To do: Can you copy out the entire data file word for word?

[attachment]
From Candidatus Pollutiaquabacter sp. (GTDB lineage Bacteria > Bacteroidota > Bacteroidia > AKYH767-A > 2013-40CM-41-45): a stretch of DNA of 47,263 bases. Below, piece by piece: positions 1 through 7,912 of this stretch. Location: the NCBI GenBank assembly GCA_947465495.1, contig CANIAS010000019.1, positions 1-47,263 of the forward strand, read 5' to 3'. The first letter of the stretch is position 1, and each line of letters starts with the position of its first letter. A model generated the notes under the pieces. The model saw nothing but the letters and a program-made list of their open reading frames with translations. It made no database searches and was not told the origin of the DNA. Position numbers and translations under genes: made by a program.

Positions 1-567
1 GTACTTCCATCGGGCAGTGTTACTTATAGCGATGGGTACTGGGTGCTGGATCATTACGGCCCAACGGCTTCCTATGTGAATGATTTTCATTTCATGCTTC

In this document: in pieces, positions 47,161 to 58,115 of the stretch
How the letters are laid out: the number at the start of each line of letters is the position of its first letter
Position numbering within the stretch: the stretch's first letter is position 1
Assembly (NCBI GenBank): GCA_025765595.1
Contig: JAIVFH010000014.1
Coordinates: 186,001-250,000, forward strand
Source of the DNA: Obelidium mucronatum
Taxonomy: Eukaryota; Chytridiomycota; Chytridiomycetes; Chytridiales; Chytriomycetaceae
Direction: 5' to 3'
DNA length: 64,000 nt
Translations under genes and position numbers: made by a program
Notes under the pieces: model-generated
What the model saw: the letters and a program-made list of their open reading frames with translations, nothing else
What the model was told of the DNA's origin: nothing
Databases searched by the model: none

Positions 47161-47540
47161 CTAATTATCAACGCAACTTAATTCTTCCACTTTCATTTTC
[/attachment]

From Candidatus Pollutiaquabacter sp. (GTDB lineage Bacteria > Bacteroidota > Bacteroidia > AKYH767-A > 2013-40CM-41-45): a stretch of DNA of 47,263 bases. Below, piece by piece: positions 1 through 7,912 of this stretch. Location: the NCBI GenBank assembly GCA_947465495.1, contig CANIAS010000019.1, positions 1-47,263 of the forward strand, read 5' to 3'. The first letter of the stretch is position 1, and each line of letters starts with the position of its first letter. A model generated the notes under the pieces. The model saw nothing but the letters and a program-made list of their open reading frames with translations. It made no database searches and was not told the origin of the DNA. Position numbers and translations under genes: made by a program.

Positions 1-567
1 GTACTTCCATCGGGCAGTGTTACTTATAGCGATGGGTACTGGGTGCTGGATCATTACGGCCCAACGGCTTCCTATGTGAATGATTTTCATTTCATGCTTC

In this document: in pieces, positions 47,161 to 58,115 of the stretch
How the letters are laid out: the number at the start of each line of letters is the position of its first letter
Position numbering within the stretch: the stretch's first letter is position 1
Assembly (NCBI GenBank): GCA_025765595.1
Contig: JAIVFH010000014.1
Coordinates: 186,001-250,000, forward strand
Source of the DNA: Obelidium mucronatum
Taxonomy: Eukaryota; Chytridiomycota; Chytridiomycetes; Chytridiales; Chytriomycetaceae
Direction: 5' to 3'
DNA length: 64,000 nt
Translations under genes and position numbers: made by a program
Notes under the pieces: model-generated
What the model saw: the letters and a program-made list of their open reading frames with translations, nothing else
What the model was told of the DNA's origin: nothing
Databases searched by the model: none

Positions 47161-47540
47161 CTAATTATCAACGCAACTTAATTCTTCCACTTTCATTTTC